Managers of tech teams have a big job. They not only have to manage stakeholder expectations but communicate them clearly to developers – regularly translating back and forth on technical language – to ensure projects and products are delivered to a high standard and on time.

The stress of being held accountable for a tech project can have the tendency to rub off onto tech teams, affecting how well their skills and productivity is managed, but it doesn’t have to be this way.

Here are five tips from our team of developers that give an idea of some of the ways that they can be managed through the process that maximises both happiness and productivity.

Keep meetings lean and interruptions to a minimum

Developers, like any artist and creative, need long stretches of time to get their heads into what can sometimes be highly-complex problem solving – work that needs intense concentration.

Fifteen-minute standups every morning are both efficient and sufficient

Lots of meetings, particularly if they are interspersed throughout the day, can impede progress and prevent devs from getting into a flow.

Fifteen-minute standups every morning are both efficient and sufficient. Keep it straightforward, go through what you’ve done and what you’re going to do.

If you find an issue or bug or have a question, unless it’s time-critical and blocking, make a note (or write a ticket) and discuss it at the end of that particular stretch of work.

If you’re using an Agile project management style, have faith that your sprints will allow teams to check in over the course of a project (e.g. every 2 weeks) where progress can be reviewed in more detail.

Take estimates with a pinch of salt

For particular stretches of a tech project or a piece of work, time estimates play an important role in planning and structuring work and budgets but, if they’re off, they can cause extra unnecessary pressure on tech teams.

Keeping unnecessary time pressure and stress off your team is all about balancing different perspectives.

Never take developer estimates as gospel and then use it against them

Your tech team will really appreciate being consulted on how long they think they might need to complete a project. How long you think they need and how long they actually need won’t always match up so giving them a say will keep things on an even keel.

That said, never take developer estimates as gospel and then use it against them. Projects can be complex and multifaceted and estimates need to reflect a multitude of different factors, some of which will be out of yours and your dev team’s control.

Take ownership of the bigger picture

When developers are working on tiny details of a project, it can be really helpful for managers to take care of the holistic picture of a project’s requirements.

Make sure things are well documented. You as a manager should keep abreast of the bigger picture, allowing them to focus on detail.

Some developers thrive off of structured to-dos based on requirements. They give them the informed space to get moving, knowing that what they’re doing is the right thing. Others prefer breaking things down for themselves as a way to work things out.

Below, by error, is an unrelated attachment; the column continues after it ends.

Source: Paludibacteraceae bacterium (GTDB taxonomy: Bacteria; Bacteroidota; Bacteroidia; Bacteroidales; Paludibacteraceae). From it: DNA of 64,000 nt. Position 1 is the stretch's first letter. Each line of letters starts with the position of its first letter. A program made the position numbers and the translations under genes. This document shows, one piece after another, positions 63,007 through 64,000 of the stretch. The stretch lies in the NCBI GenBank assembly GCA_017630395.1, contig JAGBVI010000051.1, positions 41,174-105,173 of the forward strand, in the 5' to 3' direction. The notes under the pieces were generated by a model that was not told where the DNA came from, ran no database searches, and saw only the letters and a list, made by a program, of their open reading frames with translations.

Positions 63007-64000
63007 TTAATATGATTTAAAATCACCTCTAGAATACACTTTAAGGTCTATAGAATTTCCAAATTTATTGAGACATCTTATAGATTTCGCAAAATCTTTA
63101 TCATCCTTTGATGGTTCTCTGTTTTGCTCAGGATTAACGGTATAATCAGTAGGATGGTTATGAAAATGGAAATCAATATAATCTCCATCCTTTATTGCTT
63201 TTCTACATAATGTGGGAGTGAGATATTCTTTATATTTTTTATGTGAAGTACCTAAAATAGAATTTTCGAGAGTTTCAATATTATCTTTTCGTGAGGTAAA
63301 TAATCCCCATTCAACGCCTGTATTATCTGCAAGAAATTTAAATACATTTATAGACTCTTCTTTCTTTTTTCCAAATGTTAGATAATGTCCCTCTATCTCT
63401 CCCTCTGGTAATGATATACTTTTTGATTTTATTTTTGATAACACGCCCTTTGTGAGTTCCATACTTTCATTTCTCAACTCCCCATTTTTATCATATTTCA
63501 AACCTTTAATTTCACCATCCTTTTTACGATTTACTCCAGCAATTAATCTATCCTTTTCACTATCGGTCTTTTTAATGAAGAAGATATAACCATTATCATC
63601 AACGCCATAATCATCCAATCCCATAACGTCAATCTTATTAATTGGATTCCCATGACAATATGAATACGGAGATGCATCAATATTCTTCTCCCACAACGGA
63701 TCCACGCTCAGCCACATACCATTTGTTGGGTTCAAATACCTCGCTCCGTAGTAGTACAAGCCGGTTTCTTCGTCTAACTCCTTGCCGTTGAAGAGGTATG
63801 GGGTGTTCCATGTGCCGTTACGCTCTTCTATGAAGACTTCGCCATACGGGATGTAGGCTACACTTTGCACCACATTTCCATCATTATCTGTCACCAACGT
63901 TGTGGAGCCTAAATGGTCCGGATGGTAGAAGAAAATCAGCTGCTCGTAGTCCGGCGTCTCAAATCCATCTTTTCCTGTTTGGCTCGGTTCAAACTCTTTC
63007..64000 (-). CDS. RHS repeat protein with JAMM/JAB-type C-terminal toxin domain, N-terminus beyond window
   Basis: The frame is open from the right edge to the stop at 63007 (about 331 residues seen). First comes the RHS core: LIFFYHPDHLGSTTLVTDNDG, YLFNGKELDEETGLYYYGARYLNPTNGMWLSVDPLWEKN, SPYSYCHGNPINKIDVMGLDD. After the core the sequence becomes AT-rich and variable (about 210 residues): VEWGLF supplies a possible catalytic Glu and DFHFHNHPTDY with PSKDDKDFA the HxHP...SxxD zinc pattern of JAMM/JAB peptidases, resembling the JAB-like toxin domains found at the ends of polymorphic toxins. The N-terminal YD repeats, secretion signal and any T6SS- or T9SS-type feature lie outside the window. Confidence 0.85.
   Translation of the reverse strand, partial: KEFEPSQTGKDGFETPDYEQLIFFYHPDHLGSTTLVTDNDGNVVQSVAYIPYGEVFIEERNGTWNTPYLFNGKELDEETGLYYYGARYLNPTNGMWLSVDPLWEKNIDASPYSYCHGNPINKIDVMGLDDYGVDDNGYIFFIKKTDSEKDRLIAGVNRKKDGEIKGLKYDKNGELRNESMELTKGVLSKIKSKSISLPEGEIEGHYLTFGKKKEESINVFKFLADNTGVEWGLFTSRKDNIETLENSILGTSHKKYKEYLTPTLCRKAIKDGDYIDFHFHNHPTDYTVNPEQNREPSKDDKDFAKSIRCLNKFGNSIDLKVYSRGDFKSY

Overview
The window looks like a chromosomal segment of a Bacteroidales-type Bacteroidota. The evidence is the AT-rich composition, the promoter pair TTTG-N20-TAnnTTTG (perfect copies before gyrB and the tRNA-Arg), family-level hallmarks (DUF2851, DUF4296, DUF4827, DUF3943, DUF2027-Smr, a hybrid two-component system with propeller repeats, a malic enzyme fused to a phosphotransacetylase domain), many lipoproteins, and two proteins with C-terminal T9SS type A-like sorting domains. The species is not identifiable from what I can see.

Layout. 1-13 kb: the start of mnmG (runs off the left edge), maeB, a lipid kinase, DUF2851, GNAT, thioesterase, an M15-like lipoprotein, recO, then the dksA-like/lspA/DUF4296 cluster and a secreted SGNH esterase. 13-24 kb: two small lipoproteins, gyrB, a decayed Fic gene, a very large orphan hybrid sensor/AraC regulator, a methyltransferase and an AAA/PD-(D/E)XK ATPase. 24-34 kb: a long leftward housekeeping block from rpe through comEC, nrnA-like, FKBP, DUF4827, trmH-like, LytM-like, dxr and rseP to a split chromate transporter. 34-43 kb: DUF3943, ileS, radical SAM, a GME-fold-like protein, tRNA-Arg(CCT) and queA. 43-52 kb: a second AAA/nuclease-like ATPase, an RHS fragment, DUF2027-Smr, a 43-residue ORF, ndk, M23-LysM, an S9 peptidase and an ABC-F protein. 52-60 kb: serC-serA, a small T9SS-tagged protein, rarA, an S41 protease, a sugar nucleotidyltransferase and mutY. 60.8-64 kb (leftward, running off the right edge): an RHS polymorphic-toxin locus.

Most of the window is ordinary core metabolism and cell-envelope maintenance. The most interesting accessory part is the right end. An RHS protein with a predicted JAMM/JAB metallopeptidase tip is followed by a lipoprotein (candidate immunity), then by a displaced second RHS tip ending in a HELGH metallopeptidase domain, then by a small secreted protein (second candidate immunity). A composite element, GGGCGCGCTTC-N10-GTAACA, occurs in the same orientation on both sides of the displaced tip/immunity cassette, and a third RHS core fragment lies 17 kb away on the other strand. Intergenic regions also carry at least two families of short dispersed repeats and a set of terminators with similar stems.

Wishy-washy instructions can cause stress and potential misunderstandings from developers on what they should be building.

Learning is just as important as doing

It’s incredibly important in an industry as fast-moving as technology and software development to allow developers a good chunk of time between projects to brush up on their skills, learn a new coding language or work on a personal project.

For our developers, this is essential for helping them to feel sharp and able to adapt to new and ever-challenging projects, but it also keeps things interesting, increases general motivation and helps to avoid burnout.

It will pay dividends when, in your next project, a junior developer will be able to step up to working on some design and UX that they couldn’t manage before.

Of course, different developers have skills in different areas. Working with people’s best skillset is a sure-fire way to maintain a harmonious and happy team.

Keep your tools simple

Productivity and management tools can be really great when used sparingly. Although it can be tempting to add in more for new processes or try the latest new software in the hope that it’ll help things run more smoothly, it can actually backfire and add unnecessary work and admin.

We like to use Basecamp for the majority of our project-level management, e.g. to-do’s, storing documents, communication with stakeholders or clients, separating lines of communications (e.g. external versus inter-team comms), daily updates etc.

We also use Google Drive for writing documents (this links up with Basecamp well) and Github for issue tracking, pull requests and features.

A lot of our dev team use GIFs and screenshots to share what they’ve created or built. It’s a great way for tech-led team members to communicate their achievements and overall progress with non-technical staff and stakeholders without needing any fancy kit.

Take away

These are just a few of the ways our project managers work with our developers to allow them to maintain good levels of productivity and to keep them (and our clients) happy.

Of course, not all tech teams and developers are the same. What do you think of our developer’s advice? Do you have any more tips to add? Tell us on Twitter @Simpleweb.

If you’d like to discuss your startup or project, get in touch with Simpleweb today.

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